Buyers have been known to let the excitement of buying a home cloud their judgment. Here are 10 ways you can help keep your clients on track to prevent them from blowing up their chances of owning a home.
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A few years ago, in a similar market to the one we are currently experiencing, we managed to get buyers into a contract on the home of their dreams. It took a lot of effort; they were blown out in many multiple offer situations before we finally managed to ink a deal. Needless to say, they were ecstatic.
A week later, as they pulled up to the property to meet with the inspectors, I noticed they were driving a brand-new BMW. “You borrowed that car, right?” I queried.
The husband proudly proclaimed, “No — it’s ours — now that we know we are going to have a garage, we bought a car to go in it.”
Speechless for a moment, I gathered my thoughts and then said, “I’m sorry to say this, but you no longer have a garage. In fact, you no longer have a house.”
Unfortunately, their new car purchase pushed their debt ratio over the limit, and they no longer qualified for the mortgage required to purchase the home. That was a day of bitterness for the buyers and of reckoning for me.
It marked a new phase in my career: a commitment to make sure I changed the messaging we provide to buyers before they begin looking for homes so that mistakes like this would never happen again.
We now schedule a meeting with all our buyers before opening the door to any prospective home. Although we cover many topics in our time together, we pay special attention to credit do’s and don’ts and potential financial mistakes to avoid once they get into contract.
Here are the top 10 things we now advise them never to do once they begin looking to buy a home:
1. Don’t apply for new credit
Most people understand this, but some get so excited about getting new digs they start setting up lines of credit with furniture stores, home improvement centers and the like.
Every time a buyer applies for new credit, their credit will be pulled by a potential creditor or lender, and they run the risk of immediately losing points on their credit score.
2. Don’t make any large purchases
We advise our clients to hit their “patience button” and avoid any large purchases until escrow has closed. Even though we explain this to all of our buyers upfront, we constantly get pinged with questions such as, “The appliances I want just went on sale — I can save hundreds. Are you sure I cannot buy now?”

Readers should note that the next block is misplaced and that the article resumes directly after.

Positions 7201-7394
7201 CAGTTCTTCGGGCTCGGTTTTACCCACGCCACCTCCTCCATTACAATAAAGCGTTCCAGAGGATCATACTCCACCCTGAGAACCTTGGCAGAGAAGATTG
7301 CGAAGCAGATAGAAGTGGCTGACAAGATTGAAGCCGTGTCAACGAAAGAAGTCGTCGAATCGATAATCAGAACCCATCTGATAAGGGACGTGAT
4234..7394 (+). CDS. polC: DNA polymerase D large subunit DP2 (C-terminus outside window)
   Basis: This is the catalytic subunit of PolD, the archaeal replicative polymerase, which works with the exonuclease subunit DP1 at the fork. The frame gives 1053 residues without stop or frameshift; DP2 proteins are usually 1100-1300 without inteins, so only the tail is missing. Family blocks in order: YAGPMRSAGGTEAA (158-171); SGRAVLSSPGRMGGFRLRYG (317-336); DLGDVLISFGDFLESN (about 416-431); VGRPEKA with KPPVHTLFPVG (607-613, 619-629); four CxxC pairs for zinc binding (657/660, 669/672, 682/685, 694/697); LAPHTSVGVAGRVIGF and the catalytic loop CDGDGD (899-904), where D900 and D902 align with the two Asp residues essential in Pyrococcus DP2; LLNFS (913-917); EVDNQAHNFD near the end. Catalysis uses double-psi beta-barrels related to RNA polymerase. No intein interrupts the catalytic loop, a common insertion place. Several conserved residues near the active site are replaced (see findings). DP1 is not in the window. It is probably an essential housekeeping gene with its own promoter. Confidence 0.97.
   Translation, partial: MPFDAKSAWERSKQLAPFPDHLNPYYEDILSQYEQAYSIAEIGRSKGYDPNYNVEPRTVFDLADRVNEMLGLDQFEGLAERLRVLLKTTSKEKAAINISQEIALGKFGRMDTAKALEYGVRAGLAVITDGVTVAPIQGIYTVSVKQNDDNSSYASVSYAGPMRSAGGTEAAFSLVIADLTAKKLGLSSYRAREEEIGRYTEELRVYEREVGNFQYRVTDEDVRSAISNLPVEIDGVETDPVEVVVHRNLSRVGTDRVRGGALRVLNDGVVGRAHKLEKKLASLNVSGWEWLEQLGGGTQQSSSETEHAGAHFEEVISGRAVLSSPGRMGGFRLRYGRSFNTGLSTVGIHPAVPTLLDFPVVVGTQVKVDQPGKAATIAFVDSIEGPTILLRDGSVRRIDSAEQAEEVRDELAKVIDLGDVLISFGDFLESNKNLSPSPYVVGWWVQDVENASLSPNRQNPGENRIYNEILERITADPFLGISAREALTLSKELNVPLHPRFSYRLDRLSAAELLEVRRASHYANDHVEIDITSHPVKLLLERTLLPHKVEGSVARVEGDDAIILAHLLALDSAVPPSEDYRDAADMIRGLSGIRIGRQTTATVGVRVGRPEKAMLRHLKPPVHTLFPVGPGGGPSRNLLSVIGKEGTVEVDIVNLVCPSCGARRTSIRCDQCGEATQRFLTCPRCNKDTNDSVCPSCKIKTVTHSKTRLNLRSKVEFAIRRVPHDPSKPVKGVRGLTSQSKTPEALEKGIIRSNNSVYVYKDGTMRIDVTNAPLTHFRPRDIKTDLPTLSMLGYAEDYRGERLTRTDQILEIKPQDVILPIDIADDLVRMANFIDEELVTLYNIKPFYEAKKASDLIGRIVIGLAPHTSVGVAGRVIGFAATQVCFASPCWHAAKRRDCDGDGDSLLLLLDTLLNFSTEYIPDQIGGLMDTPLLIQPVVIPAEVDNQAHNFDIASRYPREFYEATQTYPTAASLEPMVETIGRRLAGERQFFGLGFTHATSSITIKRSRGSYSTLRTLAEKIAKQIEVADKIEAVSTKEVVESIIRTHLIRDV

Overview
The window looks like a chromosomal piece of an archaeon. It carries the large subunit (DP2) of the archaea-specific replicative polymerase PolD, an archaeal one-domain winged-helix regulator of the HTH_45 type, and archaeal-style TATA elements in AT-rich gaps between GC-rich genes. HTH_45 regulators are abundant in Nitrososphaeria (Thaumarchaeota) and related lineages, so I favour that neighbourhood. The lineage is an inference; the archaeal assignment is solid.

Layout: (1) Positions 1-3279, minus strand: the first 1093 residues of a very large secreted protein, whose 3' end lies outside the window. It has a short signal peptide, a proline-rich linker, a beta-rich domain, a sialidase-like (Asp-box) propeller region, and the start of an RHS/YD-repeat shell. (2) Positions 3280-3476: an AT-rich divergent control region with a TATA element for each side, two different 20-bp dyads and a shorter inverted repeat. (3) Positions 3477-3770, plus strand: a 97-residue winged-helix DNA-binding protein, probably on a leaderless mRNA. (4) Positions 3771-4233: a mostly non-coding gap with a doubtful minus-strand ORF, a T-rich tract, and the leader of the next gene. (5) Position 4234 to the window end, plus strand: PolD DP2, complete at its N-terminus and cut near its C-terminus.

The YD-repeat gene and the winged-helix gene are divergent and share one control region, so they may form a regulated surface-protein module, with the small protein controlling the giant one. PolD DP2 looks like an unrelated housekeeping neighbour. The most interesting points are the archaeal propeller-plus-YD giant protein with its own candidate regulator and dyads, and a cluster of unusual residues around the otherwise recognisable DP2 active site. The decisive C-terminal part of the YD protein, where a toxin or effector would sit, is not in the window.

We explain that if they have significant enough reserves that they can pay cash, go ahead. If they need to buy with credit, they need to hold off.
3. Don’t pay off collections or ‘charge offs’
This point might seem counterintuitive, but let your clients know that if they want to pay off old accounts, do it through escrow. Once the debt is paid, make sure they get a “letter of deletion” from the creditor.
4. Don’t close credit card accounts
If you close credit accounts, it might appear that your debt ratio has gone up. Closing credit cards will affect other factors in the score, including credit history. Lenders use active credit lines to establish creditworthiness, so they need to stay active.
Once, our clients preemptively assumed that it would be best to have a little credit exposure as possible, so they closed all their credit lines before applying for a loan, only to discover it was the worst thing they could have done.
5. Don’t max out or overcharge credit card accounts
Tell them to keep credit card balances below 30 percent of their limit during the loan process. If a buyer pays down balances, do it across the board. If possible, keep credit card spending to a minimum during the homebuying process.
6. Don’t consolidate your debt
When consolidating debt onto one or two cards, it appears that the buyer is “maxed out” on that card and will therefore be penalized.
7. Don’t change bank accounts
Do not close accounts, open new accounts or change banks altogether. This sends off all kinds of warning signals to loan underwriters.
8. Don’t deposit cash into your bank accounts
Instruct your buyer to talk to their lender before making any cash deposits. If the money is from a family member, it must be accompanied by a gift letter.
If it is cash from any other source, the lender will need to verify its’ source before it hits their account. In the same way, buyers should not arbitrarily transfer money from one account to another.
9. Don’t co-sign loans with anyone
This is never a good idea to begin with, but while your buyers are getting a loan of their own, it’s forbidden.
10. Don’t do anything weird
Instruct your buyers to avoid things that will cause a red flag to be raised by the scoring systems, including changing their name or address, missing payments, making late payments or changing spending patterns.
It’s hard enough to get into contract these days — make sure your buyer does not financially self-destruct along the way.
Carl Medford is the CEO of The Medford Team.